Article taken from GamingOnLinux.com.
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I am the owner of GamingOnLinux. After discovering Linux back in the days of Mandrake in 2003, I constantly came back to check on the progress of Linux until Ubuntu appeared on the scene and it helped me to really love it. You can reach me easily by emailing GamingOnLinux directly.
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22 comments
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For the record Liam, I do indeed find it as stupid as you do.
Tevur May 30
Wow, I would thank everyone and espacially GoL for being entitled to the chance of beholding the decline of humankind from the first row.
Thank you!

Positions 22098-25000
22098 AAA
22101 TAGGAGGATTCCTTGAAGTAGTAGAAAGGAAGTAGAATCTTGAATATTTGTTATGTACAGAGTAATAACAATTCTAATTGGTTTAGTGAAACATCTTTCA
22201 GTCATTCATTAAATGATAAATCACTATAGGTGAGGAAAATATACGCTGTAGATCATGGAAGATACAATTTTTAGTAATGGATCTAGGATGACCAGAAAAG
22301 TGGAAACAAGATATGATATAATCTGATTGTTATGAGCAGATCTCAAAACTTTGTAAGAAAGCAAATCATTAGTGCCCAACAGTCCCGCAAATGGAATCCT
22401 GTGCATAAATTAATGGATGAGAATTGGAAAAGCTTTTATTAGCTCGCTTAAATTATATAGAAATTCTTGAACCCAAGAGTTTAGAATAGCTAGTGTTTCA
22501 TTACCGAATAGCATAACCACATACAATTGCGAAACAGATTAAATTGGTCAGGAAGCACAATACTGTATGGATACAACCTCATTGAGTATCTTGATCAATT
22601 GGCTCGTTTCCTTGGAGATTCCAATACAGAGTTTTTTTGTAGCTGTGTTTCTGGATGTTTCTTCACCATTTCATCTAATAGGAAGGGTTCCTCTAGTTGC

sus101 May 30
LoudTechie May 30
Quoting: Purple Library Guy
Quoting: Salvatos
Quoting: Nic264
Quoteit does drop Banana Steam Items every so often and everyone then dumps them onto the Steam Marketplace hoping to make some extra cash, which you can then use to buy Steam games

So basically all the downsides of the modern usage of NFTs (speculation, dubious valuation, Ponzi scheme) without any of the upsides (decentralization, no vendor lock-in, potentially lower transaction fees).
That's where my mind went as well. Great way to waste electricity if people are leaving their computer on specifically to farm those items.
I'd say it has an upside that the NFTs don't, though, and it's fundamental: The game is free.

Same is true for nfts.
The methods to generate them are free to use(blender, real crypto wallets).
The objects(nft/Item) aren't.
Quoting: LoudTechie
Quoting: Purple Library Guy
Quoting: Salvatos
Quoting: Nic264